Hollandia Produce Launches Squircle Packaging [The Packer] – I was thrilled to come across the term squircle the other day, in the context of this packaging redesign. Of course, Wikipedia has something to say about it and the name has found its way to content and design firms, too.
Hollandia Produce LLC is launching a clamshell redesign — called the Squircle — for its Living Butter Lettuce. The design incorporates features of both a square and a circle, optimizing space and enabling automated packaging systems. On the shipping side, it gives a 20% increase in units per pallet…Consumer and frequent-user focus group studies showed the new design maintains brand recognition while attracting first-time buyers.
Thirteen movie poster trends that are here to stay and what they say about their movies [Oh No They Didn't!] – Compilations of visually similar, to put it gently, movie posters. In the way that the entertainment industry has created tropes within the content of the film that engage us in actively creating the plot at the same time as are following it, the marketing of film has established its own set of visual memes and cultural cues. Repetition and familiarity establish shorthand, and while we may decry the lack of originality, the predictability seems to work financially. Bonus from All This ChittahChattah years ago: Good ideas never go out of style.
Run For Your Life – Apparently all action heroes run through the same blue-lit, narrow alleyway when trying to escape/catch the bad guys. It’s also possible that graphic designers just re-use the same stock image of the running guy over and over again. The movies themselves are pretty similar to the Black/Orange ones except that all the explosions have been replaced with angst.
Hunk Gets Chunky: Personal Trainer Vows to Get Fat [ABC News] – While at one point in the article this is dismissed as a publicity stunt, the idea of producers experiencing what their consumers experience is compelling. From Black Like Me to Patricia Moore and now Fat Like Me. It seems unlikely that this trainer can replicate the motivational, cognitive, emotional, gustatory and many other issues that affect body image, diet, and exercise, but at least mechanically trying to lose weight as his clients are should be revelatory. I hope he does something with this experience.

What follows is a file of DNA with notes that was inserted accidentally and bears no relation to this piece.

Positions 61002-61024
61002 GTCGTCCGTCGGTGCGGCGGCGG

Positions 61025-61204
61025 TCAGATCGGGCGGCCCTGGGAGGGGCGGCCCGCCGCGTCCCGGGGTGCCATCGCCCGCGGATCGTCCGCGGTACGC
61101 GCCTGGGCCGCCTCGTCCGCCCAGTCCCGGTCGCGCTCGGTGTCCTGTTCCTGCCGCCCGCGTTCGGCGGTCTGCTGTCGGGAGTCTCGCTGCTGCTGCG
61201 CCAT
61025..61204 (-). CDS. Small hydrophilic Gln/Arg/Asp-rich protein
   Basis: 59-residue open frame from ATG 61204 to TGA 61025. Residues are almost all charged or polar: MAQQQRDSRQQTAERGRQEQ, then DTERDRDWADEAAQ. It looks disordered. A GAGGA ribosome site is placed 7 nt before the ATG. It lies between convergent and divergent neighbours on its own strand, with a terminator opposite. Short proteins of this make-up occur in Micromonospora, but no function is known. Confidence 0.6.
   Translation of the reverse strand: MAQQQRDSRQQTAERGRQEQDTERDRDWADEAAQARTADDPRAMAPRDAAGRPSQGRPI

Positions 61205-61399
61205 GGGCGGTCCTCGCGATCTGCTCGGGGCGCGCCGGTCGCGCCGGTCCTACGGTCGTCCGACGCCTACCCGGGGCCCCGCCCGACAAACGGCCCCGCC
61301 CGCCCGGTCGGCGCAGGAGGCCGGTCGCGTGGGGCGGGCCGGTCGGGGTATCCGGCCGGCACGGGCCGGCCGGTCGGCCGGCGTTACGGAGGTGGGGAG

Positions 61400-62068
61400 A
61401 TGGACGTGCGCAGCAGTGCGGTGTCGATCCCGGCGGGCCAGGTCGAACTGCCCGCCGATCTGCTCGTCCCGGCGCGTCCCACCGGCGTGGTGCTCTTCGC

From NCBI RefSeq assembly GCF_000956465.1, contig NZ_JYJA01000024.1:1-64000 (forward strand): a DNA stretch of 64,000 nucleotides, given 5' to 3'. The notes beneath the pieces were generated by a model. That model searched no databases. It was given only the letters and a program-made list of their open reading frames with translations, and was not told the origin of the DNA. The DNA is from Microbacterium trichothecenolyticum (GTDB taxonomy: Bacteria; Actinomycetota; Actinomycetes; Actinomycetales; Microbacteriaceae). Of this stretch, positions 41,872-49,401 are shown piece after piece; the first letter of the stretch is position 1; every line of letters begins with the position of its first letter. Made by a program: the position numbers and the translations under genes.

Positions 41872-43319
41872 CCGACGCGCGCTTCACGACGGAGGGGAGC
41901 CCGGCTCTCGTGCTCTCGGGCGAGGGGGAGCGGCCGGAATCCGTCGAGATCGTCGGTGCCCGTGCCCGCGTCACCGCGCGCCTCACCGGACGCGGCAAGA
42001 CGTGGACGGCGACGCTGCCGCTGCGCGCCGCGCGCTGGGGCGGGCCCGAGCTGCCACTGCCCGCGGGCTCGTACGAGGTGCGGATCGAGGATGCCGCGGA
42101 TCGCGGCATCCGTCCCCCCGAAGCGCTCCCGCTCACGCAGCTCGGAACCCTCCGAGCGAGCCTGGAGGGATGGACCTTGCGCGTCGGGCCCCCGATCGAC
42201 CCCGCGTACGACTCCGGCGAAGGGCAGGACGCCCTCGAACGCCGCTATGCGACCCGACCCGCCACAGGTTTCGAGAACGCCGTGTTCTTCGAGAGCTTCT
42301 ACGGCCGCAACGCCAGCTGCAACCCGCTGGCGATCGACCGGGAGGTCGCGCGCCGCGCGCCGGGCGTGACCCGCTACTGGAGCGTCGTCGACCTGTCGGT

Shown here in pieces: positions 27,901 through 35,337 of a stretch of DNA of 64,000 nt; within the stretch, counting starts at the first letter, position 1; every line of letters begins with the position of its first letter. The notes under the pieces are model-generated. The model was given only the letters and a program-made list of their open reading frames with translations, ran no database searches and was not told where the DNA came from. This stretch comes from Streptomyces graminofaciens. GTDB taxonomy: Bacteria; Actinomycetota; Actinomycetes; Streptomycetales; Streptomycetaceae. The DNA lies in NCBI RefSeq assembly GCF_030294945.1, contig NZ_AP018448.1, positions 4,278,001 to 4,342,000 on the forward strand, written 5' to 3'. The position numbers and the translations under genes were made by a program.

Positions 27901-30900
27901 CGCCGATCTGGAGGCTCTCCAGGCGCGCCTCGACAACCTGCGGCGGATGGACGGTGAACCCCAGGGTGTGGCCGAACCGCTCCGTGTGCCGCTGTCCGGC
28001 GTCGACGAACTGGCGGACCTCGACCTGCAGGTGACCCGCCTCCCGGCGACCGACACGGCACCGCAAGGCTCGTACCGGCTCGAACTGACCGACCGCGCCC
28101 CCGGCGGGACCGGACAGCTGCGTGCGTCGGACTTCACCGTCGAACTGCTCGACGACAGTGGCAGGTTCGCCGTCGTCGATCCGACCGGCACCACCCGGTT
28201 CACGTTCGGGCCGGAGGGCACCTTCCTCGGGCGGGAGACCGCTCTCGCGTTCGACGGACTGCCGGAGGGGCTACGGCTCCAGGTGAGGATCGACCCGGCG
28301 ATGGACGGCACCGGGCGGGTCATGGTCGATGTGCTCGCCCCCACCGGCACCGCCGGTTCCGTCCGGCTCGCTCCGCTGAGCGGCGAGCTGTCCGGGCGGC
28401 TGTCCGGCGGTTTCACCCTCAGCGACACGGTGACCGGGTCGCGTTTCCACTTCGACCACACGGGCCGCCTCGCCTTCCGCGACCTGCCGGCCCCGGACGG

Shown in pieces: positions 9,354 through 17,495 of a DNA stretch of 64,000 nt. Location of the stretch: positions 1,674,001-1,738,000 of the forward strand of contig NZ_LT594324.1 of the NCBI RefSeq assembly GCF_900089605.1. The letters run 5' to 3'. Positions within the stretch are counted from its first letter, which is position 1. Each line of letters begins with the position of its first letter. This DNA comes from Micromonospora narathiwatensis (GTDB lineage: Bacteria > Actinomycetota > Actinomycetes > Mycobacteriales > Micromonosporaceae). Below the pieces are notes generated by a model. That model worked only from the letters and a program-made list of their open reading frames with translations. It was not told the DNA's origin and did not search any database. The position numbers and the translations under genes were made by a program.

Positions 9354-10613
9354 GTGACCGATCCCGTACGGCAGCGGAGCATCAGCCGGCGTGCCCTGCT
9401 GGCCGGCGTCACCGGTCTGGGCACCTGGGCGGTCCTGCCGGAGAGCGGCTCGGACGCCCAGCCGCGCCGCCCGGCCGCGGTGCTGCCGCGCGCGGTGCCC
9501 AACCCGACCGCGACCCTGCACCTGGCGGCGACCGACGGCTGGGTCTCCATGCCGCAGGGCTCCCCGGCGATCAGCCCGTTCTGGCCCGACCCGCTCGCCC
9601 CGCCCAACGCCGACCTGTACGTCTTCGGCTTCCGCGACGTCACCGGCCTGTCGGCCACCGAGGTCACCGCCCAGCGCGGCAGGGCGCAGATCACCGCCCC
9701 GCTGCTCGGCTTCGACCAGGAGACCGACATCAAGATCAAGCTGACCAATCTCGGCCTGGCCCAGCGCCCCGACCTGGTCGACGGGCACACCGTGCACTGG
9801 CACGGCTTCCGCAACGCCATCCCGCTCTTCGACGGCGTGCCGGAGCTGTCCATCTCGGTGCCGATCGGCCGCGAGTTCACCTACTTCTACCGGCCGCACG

The 32-year-old former underwear model has ballooned from about 180 pounds to 233 since last month. He has given himself until the end of March to get to his goal of 265 pounds, a weight he intends to keep for a few months. “A lot of my clients have been skipping classes,” he said of the motivation behind his burgeoning pudge. “I decided I really didn’t understand what they were feeling and their emotions.”
Dinosaur bones an untapped market for luxury set [SF Chronicle] – The recent story about the blinged-out iPad made with crushed dinosaur bones is obviously part of a larger trend towards dino luxe. I really love days when you can’t tell the real news from the fake news.
“Market value comes down to what a person is willing to shell out for a dinosaur,” says the 60-year-old dino dealer, who has been in the business since 1985, selling Jurassic ribs for $350 each, Cretaceous toes at $295 a digit and a 16-foot-long Camarasaurus tail for $20,000. Wall Street recognition will be fast and furious once he can supply the market with dinosaur genitalia, says Prandi…Hollywood stars Nicolas Cage and Leonardo DiCaprio in 2007 entered into a spirited bidding war at I.M. Chait auctioneers in Beverly Hills over who would go home with a 67 million-year-old T. rex skull. Cage’s $276,000 bid won the day. “Whether a Brontosaurus looks good in your salon is a matter of taste, Lajotte-Robaglia says, “but these customers are young wealthy people who grew up mesmerized by Spielberg’s ‘Jurassic Park’ and find the aesthetics of a dinosaur more interesting than a Picasso.” Prandi says confirming a dinosaur’s provenance is just as tricky as verifying the authenticity of a work by the Spanish master. “A lot of people call me up from all over the country and say, ‘I found a dinosaur in my backyard,’ but it turns out to be a rock that looks like a dinosaur,” Prandi says. Even so, the United States remains the world leader in mining luxury dinosaurs.